^So does Greg Lemond (I own/read his autobiography) and a lot of racers I know who've been saved from serious injury in accidents by them. My wife made it an absolute prerequisite, and she's the highest authority on the subject, one you can't ignore. One of the many differences between bikes and vehicles is that, on a bike, you WEAR your crumple zone and exterior shell; vehicles are cages that carry their exterior so you conveniently don't have to. Lately, though, as I infrequently drive, I feel NAKED doing so without gloves, helmet and safety glasses. But you don't have to legally do anything while riding; your survival is not mandatory.

  • Sep 20, 2011 at 9:59 am

    @ Labann,

    "…on a bike, you WEAR your crumple zone…"


    And I hear you about feeling naked sans gloves when driving. I also find that I have begun driving home from various locations via the same routes I use when riding.

  • Bill Lewis
    Sep 20, 2011 at 4:40 pm

    Ok let's look at Jens' crash, I guess this is the one from 2010 tour. If you watch his interview from his hospital bed you see most of his injury to his head is below his helmet meaning his face hit the deck, He also still suffered a concussion because as I said the helmet can't prevent your brain hitting your skull due to rapid deceleration. He may not have even hit his head if not for extra thickness of the helmet.

    Now Basso, he hit with his face and shoulder it's right in the article. But he did a nice shout out for one of his sponsors. Unless he was wearing a full face motorcycle helmet his lid was of no help at all.

    And Phinney? Please what a fail pal, auto glass is made to break on impact at a much lower force than a fatal injury. I know one personal friend who went through a rear window when he was a bike messenger in San Francisco without a helmet and at least one person from my reading on that also went into a window. Phinney cut his face, again a bicycle helmet didn't save him from injurys below the rim.

    Millions of people all over the world ride millions of miles every day without a piece of beer cooler foam with a thin plastic shell and don't die.

    Bicycle helmets serve to make cycling look dangerous to the average person, if we want to get more folks on bikes we would do better to make it look like a normal activity and not something that requires special equipment and expensive silly clothes.

    I have been carfree my whole life and never had a drivers license I ride everywhere in any weather on any road in Rhode Island that is legal.

  • Sep 21, 2011 at 5:03 am

    Here is a link that came through my inbox on this topic. The page comes from One Street, a group dedicated to increasing bicycle use. The research reports to have been done by the Bicycle Helmet Research Foundation, never heard of them before. Anyways, here is the report:

  • Bill Lewis
    Sep 21, 2011 at 3:43 pm

    Hello Mark,

    I am well aware of the information in the report as I have spent considerable time in the bicycle safety and advocacy section of I have been in contact with many members who live in British Columbia, New Zealand and Australia. There has ben an ongoing set of threads for years on just helmet issues alone not to mention salmoning, ninjas. inadequate bike lanes and sidewalk riding.

    Every place where mandatory helmet use is tried bicycle usage goes down. Studies have shown that the health benifits of riding far outweigh any gain by wearing helmets.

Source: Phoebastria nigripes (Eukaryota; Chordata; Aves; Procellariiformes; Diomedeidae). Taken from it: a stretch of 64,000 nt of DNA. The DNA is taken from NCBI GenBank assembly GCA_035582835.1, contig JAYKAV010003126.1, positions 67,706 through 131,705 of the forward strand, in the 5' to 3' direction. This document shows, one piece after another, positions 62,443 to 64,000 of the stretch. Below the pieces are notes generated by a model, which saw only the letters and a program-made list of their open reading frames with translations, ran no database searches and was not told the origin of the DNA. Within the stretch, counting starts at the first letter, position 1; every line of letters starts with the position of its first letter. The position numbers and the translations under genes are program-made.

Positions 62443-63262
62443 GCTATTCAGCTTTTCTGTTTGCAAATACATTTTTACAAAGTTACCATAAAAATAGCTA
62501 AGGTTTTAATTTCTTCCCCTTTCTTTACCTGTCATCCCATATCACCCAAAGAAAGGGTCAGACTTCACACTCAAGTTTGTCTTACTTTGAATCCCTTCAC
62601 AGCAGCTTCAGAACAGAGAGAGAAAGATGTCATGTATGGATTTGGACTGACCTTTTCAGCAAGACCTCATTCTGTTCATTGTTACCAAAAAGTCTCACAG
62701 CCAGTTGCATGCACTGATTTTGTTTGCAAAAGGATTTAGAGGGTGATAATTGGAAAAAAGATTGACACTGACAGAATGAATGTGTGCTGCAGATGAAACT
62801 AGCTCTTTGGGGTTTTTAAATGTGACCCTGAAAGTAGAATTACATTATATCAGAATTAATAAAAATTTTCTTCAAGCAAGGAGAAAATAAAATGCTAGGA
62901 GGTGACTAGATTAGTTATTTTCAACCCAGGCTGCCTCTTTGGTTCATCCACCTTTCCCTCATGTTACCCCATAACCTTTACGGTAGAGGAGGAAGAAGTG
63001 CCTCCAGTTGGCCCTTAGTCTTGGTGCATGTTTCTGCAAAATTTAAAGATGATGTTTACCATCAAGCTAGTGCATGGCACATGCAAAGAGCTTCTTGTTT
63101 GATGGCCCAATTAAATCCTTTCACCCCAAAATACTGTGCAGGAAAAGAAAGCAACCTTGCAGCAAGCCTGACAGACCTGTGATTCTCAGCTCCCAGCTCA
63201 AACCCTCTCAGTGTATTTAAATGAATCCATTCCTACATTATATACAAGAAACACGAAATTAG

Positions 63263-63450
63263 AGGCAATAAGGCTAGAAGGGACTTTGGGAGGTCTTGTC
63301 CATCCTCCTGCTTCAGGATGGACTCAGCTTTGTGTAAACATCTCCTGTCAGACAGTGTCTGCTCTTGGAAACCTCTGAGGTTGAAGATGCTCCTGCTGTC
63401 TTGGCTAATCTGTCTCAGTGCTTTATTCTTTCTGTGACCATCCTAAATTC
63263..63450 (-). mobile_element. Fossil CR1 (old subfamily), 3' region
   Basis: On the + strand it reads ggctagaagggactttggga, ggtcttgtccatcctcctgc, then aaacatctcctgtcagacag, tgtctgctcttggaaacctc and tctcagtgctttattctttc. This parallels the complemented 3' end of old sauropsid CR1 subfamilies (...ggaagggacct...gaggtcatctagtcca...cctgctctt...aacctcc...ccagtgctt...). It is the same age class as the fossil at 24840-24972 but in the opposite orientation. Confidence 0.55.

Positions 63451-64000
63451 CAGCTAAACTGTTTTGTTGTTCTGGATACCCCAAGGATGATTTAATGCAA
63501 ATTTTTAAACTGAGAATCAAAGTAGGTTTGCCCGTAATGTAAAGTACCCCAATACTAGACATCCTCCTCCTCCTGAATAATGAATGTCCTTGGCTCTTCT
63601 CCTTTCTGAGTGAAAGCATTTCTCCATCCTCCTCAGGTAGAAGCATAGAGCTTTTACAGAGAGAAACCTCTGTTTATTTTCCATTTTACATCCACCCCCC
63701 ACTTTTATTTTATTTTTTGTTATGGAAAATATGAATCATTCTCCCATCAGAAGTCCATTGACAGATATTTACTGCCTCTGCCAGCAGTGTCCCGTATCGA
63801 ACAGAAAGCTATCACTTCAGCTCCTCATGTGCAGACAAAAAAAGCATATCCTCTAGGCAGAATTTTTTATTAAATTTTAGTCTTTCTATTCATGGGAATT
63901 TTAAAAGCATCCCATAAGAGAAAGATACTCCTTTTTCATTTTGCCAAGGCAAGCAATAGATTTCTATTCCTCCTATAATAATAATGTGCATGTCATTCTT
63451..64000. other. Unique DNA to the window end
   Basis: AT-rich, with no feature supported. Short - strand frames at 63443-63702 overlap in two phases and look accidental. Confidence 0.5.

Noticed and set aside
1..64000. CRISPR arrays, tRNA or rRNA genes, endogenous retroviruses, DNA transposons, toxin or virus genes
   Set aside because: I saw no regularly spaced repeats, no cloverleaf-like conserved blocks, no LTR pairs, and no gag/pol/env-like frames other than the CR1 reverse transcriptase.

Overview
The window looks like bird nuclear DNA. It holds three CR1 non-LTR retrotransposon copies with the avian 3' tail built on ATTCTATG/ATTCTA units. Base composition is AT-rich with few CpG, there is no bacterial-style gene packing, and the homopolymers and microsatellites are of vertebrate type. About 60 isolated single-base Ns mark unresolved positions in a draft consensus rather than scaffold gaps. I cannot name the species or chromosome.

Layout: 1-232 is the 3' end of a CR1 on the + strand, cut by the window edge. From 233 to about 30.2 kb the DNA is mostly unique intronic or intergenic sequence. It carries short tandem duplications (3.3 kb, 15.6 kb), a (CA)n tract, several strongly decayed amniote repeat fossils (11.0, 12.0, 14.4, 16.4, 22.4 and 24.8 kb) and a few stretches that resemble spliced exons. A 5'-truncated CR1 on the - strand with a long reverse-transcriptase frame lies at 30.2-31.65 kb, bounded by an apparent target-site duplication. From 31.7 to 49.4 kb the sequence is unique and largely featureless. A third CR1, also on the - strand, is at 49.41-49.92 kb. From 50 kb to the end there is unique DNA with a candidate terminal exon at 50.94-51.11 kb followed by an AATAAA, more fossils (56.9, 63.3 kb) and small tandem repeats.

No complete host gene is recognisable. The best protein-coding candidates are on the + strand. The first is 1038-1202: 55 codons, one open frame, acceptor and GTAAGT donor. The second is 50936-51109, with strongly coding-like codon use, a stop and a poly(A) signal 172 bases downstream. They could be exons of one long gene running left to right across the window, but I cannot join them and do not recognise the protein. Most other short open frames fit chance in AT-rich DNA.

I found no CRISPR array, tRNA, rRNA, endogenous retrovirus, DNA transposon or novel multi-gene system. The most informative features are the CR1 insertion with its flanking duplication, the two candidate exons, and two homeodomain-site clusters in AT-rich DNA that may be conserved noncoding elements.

When the number of cyclists goes down we lose the safety in numbers effect, as cyclists become rarer drivers seem to notice us less.

    It's funny that helmet mania is almost exclusively in english speaking countries almost no one else in Europe, Asia or Africa has as many chicken little safety nannies as we anglos. And many millions ride in places with crazy traffic and mix it up with cars, trucks, busses and motorized rickshaws.

    We are the victims of Madison Avenue hysteria brought on by helmet sellers looking to profit on fear mongering. It seems the most vocal helmeteers on the forum are employees or owners of bike shops.

  • Sep 21, 2011 at 5:21 pm

    For those interested in this topic, here are a handful of other links that came about during the same discussion on the other listserv:

    Meyer Hillman's classic (1992) Cycle Helmets: The Case For and Against

    Michael Bluejay's What's Wrong with Bike Helmets

    Dr. Ian Walker's research into motorist behavior and bike helmets

    Not quite the same as the other researchy links posted above, but this one always comes back to me. Remember the story about Ryan Lipscomb getting his head run over by a panel truck? I've always wonder how much of his head was actually run over. It's hard to argue that the helmet didn't at least help though.

    Bottom line, I plan to continue wearing a helmet. I figure it can't hurt. I do so with full knowledge that in any serious accident with a car, it's going to do nothing almost nothing. I have had one personal accident where I was glad to have a helmet though. It was an early Spring ride and I came in contact with the very last traces of a triangle of sand in the middle of a Y intersection. My direction didn't have a stop sign, so I was probably traveling around 20mph at the time. The front tire slid… not a problem I held the slid and would have been fine… and then it caught, big problem. The fall was so fast that I didn't know what had happened until I was on the ground on the other side of the road. I definitely hit my head, split my helmet big time and bent up the top tube of my bike, from the handle bars hitting it, so badly that the frame was totaled. Would I have been okay without a helmet? Probably. Would I have been worse off without it? Probably. If nothing else, I probably would have ended up with some road rash on my head… for those who don't know me, I don't have a lot of spare hair 😉

  • Alan Barta
    Sep 22, 2011 at 6:49 am

    With yesterday's knifing on WSBP in West Warwick, I'm reminded of the time I was assaulted just above Sherman Avenue crossing. I was riding hard (~20 mph) with my helmeted head down when a gang wielding bats slammed me on bicep and head. The helmet was crack completely across but I wasn't knocked off bike. My entire bicep was black for 6 months, but head sustained no injury. Another time I fell off bike backwards, heavily clocked my helmet, and walked away unharmed. But anecdotes don't make facts or policy; lies, more lies and statistics do.